Solus in Tenebris
Daniel Belasco’s Razorback Hollow project was originally positioned as a throwback industrial counterpart to his main output as classic synthpop project Glass Apple Bonzai. The project’s first LP of original material Solus in Tenebris finds Belasco exploring a wide range of sounds, from classic body music to sample-laden soundscapes through classic post-industrial dancefloor sounds. Each excursion is tied together by Belasco’s distinctive production sensibility and grasp of composition, elevating it from simple style pastiche into interesting explorations in their own right.
The new version of “The Angel of Blood and Fire” exemplifies Belasco’s approach with Razorback Hollow; while the track’s back beat and extensive dialogue movies samples summons the groove of style classics like Ministry’s “You Know What You Are” to mind, his distinctive baritone and shimmery synth leads give the song a really nice melodic feeling. Even when gearing his voice into a harder and more rough-edged form on “Philanthropede” he throws in some nimble bits of syncopated vocal phrasing that have great interplay with the song’s prominent bass programming and rhythmic vocal samples. While not totally the same as the soaring and nostalgic approach that he uses on Glass Apple Bonzai – although he comes close on the minor key uplift of “Collapse” – it’s just solid songcraft that goes beyond the use of vintage sound design and production choices.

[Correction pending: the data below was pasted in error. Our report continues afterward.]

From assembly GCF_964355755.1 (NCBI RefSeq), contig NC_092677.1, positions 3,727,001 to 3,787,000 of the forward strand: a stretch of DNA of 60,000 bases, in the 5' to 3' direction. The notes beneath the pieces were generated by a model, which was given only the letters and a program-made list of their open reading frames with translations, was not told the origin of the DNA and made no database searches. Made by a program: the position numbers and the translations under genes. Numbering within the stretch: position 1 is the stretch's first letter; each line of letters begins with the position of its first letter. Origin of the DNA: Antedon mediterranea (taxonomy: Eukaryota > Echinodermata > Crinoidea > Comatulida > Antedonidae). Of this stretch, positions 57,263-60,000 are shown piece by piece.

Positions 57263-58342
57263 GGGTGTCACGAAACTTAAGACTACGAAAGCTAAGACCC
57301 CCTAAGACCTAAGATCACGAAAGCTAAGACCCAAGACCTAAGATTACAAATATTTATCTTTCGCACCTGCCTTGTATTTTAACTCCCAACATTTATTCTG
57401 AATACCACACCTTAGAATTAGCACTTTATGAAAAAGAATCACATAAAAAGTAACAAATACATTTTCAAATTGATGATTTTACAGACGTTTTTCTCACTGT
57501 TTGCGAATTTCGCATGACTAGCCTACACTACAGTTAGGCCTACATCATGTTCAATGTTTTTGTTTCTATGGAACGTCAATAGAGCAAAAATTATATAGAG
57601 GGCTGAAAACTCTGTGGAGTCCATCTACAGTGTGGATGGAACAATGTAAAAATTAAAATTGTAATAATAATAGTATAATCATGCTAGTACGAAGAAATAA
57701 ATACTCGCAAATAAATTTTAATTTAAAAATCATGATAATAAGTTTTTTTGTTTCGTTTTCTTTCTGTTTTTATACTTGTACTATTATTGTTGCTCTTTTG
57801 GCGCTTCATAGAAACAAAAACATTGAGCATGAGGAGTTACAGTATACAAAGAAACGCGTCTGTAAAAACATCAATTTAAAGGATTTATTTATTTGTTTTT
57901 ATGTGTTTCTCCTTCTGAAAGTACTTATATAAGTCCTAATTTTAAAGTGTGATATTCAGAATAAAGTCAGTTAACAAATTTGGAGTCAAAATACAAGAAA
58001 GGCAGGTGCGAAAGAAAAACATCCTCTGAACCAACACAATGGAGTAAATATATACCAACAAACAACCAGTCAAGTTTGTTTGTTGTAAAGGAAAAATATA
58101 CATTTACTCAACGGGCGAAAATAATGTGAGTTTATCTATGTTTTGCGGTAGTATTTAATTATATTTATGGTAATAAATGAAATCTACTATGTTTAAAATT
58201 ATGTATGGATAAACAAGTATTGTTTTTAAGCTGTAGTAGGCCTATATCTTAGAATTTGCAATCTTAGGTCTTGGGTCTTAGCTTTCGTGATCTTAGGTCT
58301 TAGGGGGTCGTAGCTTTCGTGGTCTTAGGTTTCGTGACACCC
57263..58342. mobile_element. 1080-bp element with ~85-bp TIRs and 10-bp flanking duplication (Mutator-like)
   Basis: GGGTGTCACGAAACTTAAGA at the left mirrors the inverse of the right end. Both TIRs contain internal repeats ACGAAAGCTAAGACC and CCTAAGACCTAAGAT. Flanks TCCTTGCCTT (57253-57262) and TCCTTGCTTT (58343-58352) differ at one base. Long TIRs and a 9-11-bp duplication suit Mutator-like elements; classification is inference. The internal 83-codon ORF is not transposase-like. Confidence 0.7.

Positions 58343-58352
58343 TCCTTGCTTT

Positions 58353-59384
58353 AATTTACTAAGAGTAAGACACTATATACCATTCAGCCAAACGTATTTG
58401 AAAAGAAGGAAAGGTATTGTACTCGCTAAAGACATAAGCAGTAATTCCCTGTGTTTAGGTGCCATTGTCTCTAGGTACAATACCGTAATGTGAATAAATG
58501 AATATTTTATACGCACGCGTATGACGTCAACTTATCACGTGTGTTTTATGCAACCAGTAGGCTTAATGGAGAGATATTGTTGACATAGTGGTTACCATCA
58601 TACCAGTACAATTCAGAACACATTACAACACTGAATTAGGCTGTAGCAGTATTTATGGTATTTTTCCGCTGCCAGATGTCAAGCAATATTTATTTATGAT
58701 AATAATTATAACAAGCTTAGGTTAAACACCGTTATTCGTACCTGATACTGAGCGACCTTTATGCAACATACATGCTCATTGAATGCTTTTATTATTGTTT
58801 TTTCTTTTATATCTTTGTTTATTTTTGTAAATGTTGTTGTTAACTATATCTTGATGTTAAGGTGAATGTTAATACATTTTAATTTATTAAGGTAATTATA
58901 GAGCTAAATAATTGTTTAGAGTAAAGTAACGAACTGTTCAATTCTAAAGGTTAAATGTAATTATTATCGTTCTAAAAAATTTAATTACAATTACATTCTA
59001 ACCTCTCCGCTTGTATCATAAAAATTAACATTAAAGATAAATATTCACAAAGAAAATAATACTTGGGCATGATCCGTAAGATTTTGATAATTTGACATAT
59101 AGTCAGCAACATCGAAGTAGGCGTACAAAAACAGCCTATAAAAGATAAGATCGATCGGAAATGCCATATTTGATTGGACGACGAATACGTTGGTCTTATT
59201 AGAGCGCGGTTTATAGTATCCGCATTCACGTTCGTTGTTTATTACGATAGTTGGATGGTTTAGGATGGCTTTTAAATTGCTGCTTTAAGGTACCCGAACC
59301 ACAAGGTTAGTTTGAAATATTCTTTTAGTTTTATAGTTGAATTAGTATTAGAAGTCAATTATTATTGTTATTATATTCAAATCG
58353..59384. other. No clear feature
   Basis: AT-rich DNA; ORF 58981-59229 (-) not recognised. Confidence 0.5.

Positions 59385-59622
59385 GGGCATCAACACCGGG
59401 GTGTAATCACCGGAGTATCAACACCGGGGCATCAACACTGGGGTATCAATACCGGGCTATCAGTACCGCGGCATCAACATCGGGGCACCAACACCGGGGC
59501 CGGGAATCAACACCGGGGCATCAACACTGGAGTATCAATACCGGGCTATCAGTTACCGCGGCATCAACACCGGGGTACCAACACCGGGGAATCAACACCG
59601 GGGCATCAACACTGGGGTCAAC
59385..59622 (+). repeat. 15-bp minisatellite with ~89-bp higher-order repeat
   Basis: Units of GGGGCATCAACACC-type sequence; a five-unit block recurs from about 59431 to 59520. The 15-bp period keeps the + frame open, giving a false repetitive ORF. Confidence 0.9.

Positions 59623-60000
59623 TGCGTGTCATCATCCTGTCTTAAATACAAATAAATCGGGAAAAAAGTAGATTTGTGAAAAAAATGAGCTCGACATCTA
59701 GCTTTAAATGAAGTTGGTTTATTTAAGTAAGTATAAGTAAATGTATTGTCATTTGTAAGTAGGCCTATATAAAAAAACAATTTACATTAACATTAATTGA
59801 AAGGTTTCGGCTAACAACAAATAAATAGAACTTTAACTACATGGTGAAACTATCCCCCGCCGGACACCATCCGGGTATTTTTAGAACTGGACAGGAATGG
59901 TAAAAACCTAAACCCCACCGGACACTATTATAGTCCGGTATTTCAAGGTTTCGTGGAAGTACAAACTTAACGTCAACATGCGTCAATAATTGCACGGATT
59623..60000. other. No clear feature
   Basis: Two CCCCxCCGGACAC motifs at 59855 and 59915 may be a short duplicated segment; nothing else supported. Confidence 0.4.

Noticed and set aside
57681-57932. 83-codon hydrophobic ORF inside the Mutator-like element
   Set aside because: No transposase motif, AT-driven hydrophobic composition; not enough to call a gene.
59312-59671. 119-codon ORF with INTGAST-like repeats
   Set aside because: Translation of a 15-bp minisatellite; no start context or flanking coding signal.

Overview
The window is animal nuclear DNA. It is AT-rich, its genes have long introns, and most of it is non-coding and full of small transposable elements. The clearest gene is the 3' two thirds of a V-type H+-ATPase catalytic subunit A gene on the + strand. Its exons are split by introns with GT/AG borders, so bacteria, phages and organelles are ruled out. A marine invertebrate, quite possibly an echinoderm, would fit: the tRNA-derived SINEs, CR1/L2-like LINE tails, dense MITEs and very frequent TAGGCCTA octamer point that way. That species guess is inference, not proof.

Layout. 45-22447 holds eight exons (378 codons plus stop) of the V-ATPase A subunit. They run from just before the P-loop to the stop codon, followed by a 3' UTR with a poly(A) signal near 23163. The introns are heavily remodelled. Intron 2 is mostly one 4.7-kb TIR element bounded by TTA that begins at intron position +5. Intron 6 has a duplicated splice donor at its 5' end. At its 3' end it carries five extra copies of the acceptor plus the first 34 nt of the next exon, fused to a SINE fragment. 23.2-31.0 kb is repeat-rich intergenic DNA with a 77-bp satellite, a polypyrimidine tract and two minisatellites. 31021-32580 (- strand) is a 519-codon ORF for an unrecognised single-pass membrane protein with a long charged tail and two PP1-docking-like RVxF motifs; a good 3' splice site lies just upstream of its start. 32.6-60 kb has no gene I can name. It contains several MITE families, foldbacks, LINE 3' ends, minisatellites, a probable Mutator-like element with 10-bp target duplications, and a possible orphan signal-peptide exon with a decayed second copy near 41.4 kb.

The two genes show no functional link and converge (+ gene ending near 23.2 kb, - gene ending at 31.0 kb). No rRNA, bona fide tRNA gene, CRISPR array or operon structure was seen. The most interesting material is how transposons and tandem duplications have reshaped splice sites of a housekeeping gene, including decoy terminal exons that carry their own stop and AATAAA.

It’s a technique that serves him in good stead on some of the LP’s most interesting excursions. “Quietly Staying Alive” is all funky bass and chopped vocal samples that summon up memories of Severed Heads and Cabaret Voltaire, but it’s the clever use of arpeggiated synths that dot the percussion programming and sample placement that leave the biggest impression. Both “Robots of Less Importance” (which features an excellent guttural guest vocal from Kisho Trioxin of The Electric Dead) and “Cold War” (with an effectively weary vocal from Ego Likeness/Stoneburner’s Stephen Archer) use interesting hollow leads that allow the space for their alternately elegiac and aggressive moods to be conveyed by the voices both sung and sampled on each track. The project goes full classic EBM on Bandcamp bonus track “Hey! Fuck Off, Buddy!” but forgoes singing in favour of using samples to decry police violence and racism in a specific examination of the shooting death of Philando Castile.
Like all of Daniel Belasco’s LPs Solus in Tenebris has a lot of meat on the bone, while maintaining a pleasing sense of listenability. As genre exercises go it has a lot of heft and show a not totally unexpected but entirely welcome side to a distinctive producer-performer’s sensibility.